“Disasters do not affect everyone in the same way,” M’Vouama adds. “This depends on where we live, on our socio-economic background, our gender, our age, whether we have disabilities or not. It is essential that we take into account the differentiated impacts of disasters on people and consider the underlying factors that generate vulnerability.”
Emergencies | ‘Our objective is to minimize the impact of disasters’
With natural disasters on the rise, communities worldwide face increasing danger. Jennifer M’Vouama, Humanity & Inclusion’s Disaster Risk Reduction and Climate Change Adaptation Officer, explains the growing need for risk reduction and importance of inclusive emergency response:
Humanity & Inclusion's Disaster Risk Reduction (DRR) team works with communities and individuals, among them people with disabilities, to build their resilience to disaster risks such as floods, cyclones, droughts or earthquakes. Our overall objective is to minimize the impact that these disasters can have on their lives and livelihoods, and to promote coping mechanisms that support recovery. We help them identify and analyze the impacts that these disasters can have on their lives, their livelihoods, habitats and on their well-being. Then, we help them develop risk mitigation and emergency preparedness plans that will protect them against the worst impacts of disaster.
How DRR fits into HI’s mission
Humanity & Inclusion’s mandate is really to work alongside most at risk populations and groups, including people with disabilities, to respond to their essential needs and promote their rights in situations of poverty, conflict and disaster. People with disabilities are particularly vulnerable in the event of a disaster. For example, an older woman with reduced mobility will very concretely face difficulties to evacuate an area that may be subject to flooding, or an area that will be impacted by a cyclone or a hurricane. This person will need support and specific assistance to evacuate their home and reach a shelter in a secure location where humanitarian assistance will be provided. Too often, we see that people with disabilities are not sufficiently supported. They tend to be excluded from relief efforts, and as a result are left behind when a disaster occurs.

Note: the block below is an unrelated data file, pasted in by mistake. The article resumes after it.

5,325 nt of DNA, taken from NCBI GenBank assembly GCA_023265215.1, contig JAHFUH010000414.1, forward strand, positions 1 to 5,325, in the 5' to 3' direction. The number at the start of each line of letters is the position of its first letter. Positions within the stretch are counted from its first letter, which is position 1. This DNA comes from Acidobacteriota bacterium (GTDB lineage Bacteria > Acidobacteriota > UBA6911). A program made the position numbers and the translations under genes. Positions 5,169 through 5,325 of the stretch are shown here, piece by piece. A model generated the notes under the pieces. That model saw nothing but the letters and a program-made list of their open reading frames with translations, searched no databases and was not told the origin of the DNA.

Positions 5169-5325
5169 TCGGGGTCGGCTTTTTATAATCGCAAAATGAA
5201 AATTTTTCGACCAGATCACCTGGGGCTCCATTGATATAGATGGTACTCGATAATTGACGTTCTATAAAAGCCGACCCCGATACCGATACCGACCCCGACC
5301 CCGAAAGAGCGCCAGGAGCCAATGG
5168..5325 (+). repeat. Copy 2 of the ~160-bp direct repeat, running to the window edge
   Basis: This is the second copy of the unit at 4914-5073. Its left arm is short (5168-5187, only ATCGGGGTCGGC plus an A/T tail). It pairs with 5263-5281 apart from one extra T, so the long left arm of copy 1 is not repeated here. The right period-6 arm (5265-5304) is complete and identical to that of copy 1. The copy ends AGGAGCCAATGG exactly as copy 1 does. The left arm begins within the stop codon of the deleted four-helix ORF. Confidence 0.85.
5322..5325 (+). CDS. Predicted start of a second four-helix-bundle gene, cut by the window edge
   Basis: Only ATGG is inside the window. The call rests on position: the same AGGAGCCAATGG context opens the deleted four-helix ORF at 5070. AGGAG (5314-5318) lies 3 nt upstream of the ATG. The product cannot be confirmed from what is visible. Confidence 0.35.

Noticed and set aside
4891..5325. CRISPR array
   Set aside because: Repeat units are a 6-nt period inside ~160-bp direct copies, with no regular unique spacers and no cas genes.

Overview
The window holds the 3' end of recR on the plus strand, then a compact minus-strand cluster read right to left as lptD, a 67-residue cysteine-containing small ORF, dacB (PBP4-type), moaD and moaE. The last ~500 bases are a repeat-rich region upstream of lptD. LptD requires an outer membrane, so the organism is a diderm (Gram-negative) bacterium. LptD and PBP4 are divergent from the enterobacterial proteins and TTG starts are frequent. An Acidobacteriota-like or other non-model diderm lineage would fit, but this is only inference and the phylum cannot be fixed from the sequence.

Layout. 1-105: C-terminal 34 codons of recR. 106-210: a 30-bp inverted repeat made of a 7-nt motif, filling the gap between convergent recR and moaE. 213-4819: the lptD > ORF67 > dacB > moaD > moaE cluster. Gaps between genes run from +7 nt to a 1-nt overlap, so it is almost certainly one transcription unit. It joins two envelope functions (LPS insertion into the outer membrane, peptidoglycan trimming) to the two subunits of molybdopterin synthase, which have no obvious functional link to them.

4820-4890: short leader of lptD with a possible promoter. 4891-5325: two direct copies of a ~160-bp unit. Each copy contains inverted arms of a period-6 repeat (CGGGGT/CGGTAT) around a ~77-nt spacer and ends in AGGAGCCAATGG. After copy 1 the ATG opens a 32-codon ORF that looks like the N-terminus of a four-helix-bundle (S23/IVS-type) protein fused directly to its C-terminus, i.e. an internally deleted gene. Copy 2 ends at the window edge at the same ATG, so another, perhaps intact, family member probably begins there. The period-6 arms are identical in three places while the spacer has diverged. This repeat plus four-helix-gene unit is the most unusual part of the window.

DRR in action
On the ground, our disaster risk reduction efforts are focused on key activities including risk prevention, risk mitigation, disaster preparedness and early action activities. To mitigate risks, we contribute to strengthening houses and community infrastructure to make them more resistant to shocks. We also conduct inclusive risk awareness activities within the community to ensure that all community members are appropriately informed. In terms of disaster preparedness, we develop contingency plans with the community to organize their resources. We help establish stocks with first aid materials and mobility aids to facilitate evacuations. We identify safe evacuation routes for the population and collective shelters, and ensure they are accessible. When a disaster strikes, we can support pre-emptive evacuation of people and their assets. Finally, we conduct simulation exercises to test everything and continuously improve our approaches.
The role of climate change
One of the most visible consequences of climate change is the increase in the frequency and intensity of extreme weather and climate events. Floods, heat waves, cyclones, all these elements are much more frequent, intense, and much more violent. For the populations that we accompany in the world that are already vulnerable to poverty and exclusion, this means increased vulnerabilities and additional difficulties to achieve sustainable development.
Bringing inclusion to the global response
Humanity & Inclusion works in partnership with several technical, financial and institutional partners within the framework of these activities. For instance, we very often assist NGO partners in their disaster risk reduction actions, by bringing our expertise in terms of inclusion and analysis of vulnerability to disasters. Humanity & Inclusion has a unique capacity to analyze the differentiated impacts that a disaster will have on an individual according to various factors such as disability, gender, age, ethnicity, etc. Not everyone experiences a disaster in the same way, so the responses must be adapted and take these differences into account.